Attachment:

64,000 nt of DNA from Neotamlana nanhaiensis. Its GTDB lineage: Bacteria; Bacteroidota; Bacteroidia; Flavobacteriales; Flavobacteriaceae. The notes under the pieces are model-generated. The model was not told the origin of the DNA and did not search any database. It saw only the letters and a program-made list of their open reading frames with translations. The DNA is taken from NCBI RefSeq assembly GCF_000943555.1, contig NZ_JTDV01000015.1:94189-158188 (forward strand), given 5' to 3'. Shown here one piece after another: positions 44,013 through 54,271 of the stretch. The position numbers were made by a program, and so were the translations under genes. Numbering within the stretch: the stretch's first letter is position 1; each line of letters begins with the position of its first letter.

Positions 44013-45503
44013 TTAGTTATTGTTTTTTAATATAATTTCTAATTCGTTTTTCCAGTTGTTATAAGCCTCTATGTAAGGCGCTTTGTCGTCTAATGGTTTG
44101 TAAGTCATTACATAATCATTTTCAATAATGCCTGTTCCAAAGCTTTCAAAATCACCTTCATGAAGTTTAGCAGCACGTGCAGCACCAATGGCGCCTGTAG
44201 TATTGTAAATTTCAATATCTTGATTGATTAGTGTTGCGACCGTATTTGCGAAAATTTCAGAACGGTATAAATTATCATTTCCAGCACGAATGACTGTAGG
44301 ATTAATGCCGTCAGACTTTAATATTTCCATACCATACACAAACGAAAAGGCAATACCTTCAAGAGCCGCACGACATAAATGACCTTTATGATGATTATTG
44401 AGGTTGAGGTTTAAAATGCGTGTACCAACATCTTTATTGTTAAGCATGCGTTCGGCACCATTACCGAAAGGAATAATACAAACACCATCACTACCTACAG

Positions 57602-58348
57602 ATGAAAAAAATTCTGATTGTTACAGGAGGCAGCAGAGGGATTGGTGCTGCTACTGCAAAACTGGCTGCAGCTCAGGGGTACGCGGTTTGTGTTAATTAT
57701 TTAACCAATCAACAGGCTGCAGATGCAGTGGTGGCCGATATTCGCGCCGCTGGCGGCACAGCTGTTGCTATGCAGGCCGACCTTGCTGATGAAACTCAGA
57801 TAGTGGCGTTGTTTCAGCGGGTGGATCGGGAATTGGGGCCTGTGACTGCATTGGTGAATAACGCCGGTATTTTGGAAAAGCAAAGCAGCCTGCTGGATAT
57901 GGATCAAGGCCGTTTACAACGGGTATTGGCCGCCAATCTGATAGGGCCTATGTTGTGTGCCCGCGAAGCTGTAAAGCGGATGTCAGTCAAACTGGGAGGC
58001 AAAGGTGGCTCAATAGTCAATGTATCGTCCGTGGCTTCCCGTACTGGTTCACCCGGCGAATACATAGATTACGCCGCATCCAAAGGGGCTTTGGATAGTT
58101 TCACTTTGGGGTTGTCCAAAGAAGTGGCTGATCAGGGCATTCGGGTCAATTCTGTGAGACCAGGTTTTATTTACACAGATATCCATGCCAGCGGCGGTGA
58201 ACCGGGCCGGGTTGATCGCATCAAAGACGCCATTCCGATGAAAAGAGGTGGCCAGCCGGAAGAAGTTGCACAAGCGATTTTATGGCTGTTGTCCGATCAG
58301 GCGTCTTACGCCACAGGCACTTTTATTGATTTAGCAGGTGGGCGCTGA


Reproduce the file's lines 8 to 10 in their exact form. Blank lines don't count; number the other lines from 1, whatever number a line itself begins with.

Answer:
Positions 57602-58348
57602 ATGAAAAAAATTCTGATTGTTACAGGAGGCAGCAGAGGGATTGGTGCTGCTACTGCAAAACTGGCTGCAGCTCAGGGGTACGCGGTTTGTGTTAATTAT
57701 TTAACCAATCAACAGGCTGCAGATGCAGTGGTGGCCGATATTCGCGCCGCTGGCGGCACAGCTGTTGCTATGCAGGCCGACCTTGCTGATGAAACTCAGA